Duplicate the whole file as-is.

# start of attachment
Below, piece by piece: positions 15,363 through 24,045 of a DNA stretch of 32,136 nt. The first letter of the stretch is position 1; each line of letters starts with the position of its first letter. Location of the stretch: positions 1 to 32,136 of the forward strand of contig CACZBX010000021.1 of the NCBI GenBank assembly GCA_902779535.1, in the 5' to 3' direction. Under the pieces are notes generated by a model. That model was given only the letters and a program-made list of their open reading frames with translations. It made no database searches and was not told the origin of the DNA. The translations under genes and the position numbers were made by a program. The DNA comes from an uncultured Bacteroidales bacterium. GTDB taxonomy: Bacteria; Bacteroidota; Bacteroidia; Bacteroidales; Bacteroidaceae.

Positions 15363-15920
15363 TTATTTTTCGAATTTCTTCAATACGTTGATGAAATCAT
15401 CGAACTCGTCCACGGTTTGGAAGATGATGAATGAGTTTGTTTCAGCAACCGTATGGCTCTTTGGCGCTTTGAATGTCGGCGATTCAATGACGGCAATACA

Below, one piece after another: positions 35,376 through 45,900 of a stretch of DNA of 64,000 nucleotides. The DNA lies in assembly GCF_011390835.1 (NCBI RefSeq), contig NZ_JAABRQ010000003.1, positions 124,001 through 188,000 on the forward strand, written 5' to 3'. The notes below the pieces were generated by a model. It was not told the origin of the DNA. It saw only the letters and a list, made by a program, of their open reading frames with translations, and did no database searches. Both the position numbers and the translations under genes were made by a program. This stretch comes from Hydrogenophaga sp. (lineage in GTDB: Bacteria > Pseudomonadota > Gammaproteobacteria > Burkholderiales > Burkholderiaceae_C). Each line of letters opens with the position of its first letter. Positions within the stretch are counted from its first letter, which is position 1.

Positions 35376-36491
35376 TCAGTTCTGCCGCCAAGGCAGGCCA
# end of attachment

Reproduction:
Below, piece by piece: positions 15,363 through 24,045 of a DNA stretch of 32,136 nt. The first letter of the stretch is position 1; each line of letters starts with the position of its first letter. Location of the stretch: positions 1 to 32,136 of the forward strand of contig CACZBX010000021.1 of the NCBI GenBank assembly GCA_902779535.1, in the 5' to 3' direction. Under the pieces are notes generated by a model. That model was given only the letters and a program-made list of their open reading frames with translations. It made no database searches and was not told the origin of the DNA. The translations under genes and the position numbers were made by a program. The DNA comes from an uncultured Bacteroidales bacterium. GTDB taxonomy: Bacteria; Bacteroidota; Bacteroidia; Bacteroidales; Bacteroidaceae.

Positions 15363-15920
15363 TTATTTTTCGAATTTCTTCAATACGTTGATGAAATCAT
15401 CGAACTCGTCCACGGTTTGGAAGATGATGAATGAGTTTGTTTCAGCAACCGTATGGCTCTTTGGCGCTTTGAATGTCGGCGATTCAATGACGGCAATACA

Below, one piece after another: positions 35,376 through 45,900 of a stretch of DNA of 64,000 nucleotides. The DNA lies in assembly GCF_011390835.1 (NCBI RefSeq), contig NZ_JAABRQ010000003.1, positions 124,001 through 188,000 on the forward strand, written 5' to 3'. The notes below the pieces were generated by a model. It was not told the origin of the DNA. It saw only the letters and a list, made by a program, of their open reading frames with translations, and did no database searches. Both the position numbers and the translations under genes were made by a program. This stretch comes from Hydrogenophaga sp. (lineage in GTDB: Bacteria > Pseudomonadota > Gammaproteobacteria > Burkholderiales > Burkholderiaceae_C). Each line of letters opens with the position of its first letter. Positions within the stretch are counted from its first letter, which is position 1.

Positions 35376-36491
35376 TCAGTTCTGCCGCCAAGGCAGGCCA